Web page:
Within some very small tolerance for error (say +/-1 difference), all of these systems have been mathematically equivalent (i.e., result in "hits" for the same rolls of the d20 die). But which is the best algorithm? That is, treating the tabletop gamer's brain as a kind of natural "computer", which is easiest/ fastest/ most efficient/ least error prone? Is it one of the aforementioned algorithms, or something different?

First, let's establish the different components of the basic D&D "to hit" (or anything else) roll. They include: (1) a d20 die roll, (2) a basic attack proficiency, by class or hit dice, (3) the armor of the defender, (4) miscellaneous modifiers (positive bonuses being good for the attacker), and (5) the "baseline" chance to succeed at hitting, irrespective of other modifiers #2-4.

Let's look at one example, say, the THACO mechanic from 1E-2E. In the form of an inequality, the basic algorithm is:

THACO ALGORITHM: d20 + mods ≥ THACO* - AC

* The THACO was itself determined (pre-game time) from tables in the core books. But in essence, for fighter and monster-types, this incorporated the "baseline" success chance (Normal Men need to roll ~20 vs. AC 0) and a +1 bonus per fighter/monster level. In other words, THACO = (~20 - level). Let's substitute and see all 5 terms plainly:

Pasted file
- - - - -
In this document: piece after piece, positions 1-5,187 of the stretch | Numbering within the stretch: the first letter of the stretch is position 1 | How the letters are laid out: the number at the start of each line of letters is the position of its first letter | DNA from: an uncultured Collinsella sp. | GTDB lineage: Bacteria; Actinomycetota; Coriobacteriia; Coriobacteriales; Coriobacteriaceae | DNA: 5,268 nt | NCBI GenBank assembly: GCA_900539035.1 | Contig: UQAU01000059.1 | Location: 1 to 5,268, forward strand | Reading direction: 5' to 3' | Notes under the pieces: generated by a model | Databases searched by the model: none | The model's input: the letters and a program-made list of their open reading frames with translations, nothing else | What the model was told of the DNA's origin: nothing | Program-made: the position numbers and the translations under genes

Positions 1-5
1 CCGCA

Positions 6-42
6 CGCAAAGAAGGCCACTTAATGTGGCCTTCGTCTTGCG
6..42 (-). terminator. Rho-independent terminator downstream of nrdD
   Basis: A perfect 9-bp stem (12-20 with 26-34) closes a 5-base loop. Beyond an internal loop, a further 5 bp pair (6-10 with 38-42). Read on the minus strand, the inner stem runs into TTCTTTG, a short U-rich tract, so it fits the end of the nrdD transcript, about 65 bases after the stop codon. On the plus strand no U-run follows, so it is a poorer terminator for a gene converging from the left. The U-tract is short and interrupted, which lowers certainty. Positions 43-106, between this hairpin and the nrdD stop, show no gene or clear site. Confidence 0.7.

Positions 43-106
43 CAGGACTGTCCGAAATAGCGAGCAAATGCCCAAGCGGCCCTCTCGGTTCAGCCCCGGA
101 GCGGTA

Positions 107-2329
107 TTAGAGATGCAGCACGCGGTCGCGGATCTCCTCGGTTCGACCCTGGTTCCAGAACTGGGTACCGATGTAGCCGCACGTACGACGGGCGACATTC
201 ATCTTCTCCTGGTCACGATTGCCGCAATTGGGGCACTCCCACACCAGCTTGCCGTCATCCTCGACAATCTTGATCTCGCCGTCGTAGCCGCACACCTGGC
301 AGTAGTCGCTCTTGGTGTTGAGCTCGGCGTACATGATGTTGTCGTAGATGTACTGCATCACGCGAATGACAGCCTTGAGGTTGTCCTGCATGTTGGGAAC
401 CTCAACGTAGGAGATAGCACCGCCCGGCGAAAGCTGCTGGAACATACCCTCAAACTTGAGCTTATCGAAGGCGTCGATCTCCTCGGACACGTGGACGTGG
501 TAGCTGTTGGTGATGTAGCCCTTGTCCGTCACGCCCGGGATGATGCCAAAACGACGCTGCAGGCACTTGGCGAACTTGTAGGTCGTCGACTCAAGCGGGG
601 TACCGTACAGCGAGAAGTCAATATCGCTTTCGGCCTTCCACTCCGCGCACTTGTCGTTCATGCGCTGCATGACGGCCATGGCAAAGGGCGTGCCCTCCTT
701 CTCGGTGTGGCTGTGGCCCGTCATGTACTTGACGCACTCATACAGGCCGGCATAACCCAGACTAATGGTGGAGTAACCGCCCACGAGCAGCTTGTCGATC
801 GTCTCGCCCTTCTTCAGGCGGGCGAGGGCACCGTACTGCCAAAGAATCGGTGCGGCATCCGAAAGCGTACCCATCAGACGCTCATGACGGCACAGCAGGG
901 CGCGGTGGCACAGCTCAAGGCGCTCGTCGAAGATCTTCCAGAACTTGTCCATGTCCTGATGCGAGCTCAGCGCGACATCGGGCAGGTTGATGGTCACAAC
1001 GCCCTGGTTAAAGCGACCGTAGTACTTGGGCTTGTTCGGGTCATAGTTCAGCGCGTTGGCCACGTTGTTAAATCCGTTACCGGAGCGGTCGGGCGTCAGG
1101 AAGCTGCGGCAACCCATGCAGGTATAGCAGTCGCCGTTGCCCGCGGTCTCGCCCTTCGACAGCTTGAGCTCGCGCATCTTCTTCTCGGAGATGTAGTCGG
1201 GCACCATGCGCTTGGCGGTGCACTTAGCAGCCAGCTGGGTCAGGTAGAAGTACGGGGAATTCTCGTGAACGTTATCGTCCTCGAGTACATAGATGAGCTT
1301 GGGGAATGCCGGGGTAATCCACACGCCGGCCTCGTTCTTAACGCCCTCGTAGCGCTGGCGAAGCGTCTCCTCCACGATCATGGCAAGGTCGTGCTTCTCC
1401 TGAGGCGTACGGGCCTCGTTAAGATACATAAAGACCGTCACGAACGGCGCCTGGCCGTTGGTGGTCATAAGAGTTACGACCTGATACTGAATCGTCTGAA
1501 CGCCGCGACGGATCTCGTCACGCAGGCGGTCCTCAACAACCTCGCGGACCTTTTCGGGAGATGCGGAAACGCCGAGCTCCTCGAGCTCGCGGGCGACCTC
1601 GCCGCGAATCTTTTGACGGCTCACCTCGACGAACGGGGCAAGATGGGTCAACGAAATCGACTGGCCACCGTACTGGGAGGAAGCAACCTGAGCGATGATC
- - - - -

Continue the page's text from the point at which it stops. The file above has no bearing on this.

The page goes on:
THACO ALGORITHM: d20 + mods ≥ 20 - level - AC

Now, if we proceed to search for other, variant algorithms, we can apply the basic algebraic "rebalancing" operations to make any of these terms appear on either side of the inequality that we wish. For example, we could add a "level" term to both sides (canceling it on the right and appearing as an addition to the left). Or, we could subtract the "mods" from both sides (thereby appearing as a subtraction on the right).

In fact, since there are 5 terms, and each can appear on either of the 2 sides of the inequality that we wish, there are in fact 2^5 = 32 different formats for this inequality (by the fundamental principle of counting) that we could consider. Here are just a few of those 32 possible variations:

TABLE ALGORITHM: d20 + mods ≥ (20 - level - AC)

[Encapsulated in table]

THACO ALGORITHM: d20 + mods ≥ (20 - level) - AC